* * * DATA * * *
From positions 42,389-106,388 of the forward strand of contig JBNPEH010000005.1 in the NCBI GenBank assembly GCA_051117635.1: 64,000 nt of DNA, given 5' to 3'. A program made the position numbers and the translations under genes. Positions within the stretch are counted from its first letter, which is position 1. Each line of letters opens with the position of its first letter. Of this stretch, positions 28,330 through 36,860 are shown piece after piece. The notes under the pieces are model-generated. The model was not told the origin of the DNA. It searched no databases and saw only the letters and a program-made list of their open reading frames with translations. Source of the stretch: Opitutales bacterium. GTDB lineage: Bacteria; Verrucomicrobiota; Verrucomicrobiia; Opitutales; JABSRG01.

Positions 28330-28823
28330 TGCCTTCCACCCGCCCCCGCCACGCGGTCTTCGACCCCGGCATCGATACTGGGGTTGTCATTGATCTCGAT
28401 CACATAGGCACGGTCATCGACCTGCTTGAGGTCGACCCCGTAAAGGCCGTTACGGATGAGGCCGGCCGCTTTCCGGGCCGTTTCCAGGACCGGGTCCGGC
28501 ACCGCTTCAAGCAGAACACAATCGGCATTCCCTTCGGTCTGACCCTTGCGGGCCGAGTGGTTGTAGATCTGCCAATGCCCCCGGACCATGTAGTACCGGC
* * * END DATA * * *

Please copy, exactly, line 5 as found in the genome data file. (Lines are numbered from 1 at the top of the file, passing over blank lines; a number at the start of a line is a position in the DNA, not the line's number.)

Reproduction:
28501 ACCGCTTCAAGCAGAACACAATCGGCATTCCCTTCGGTCTGACCCTTGCGGGCCGAGTGGTTGTAGATCTGCCAATGCCCCCGGACCATGTAGTACCGGC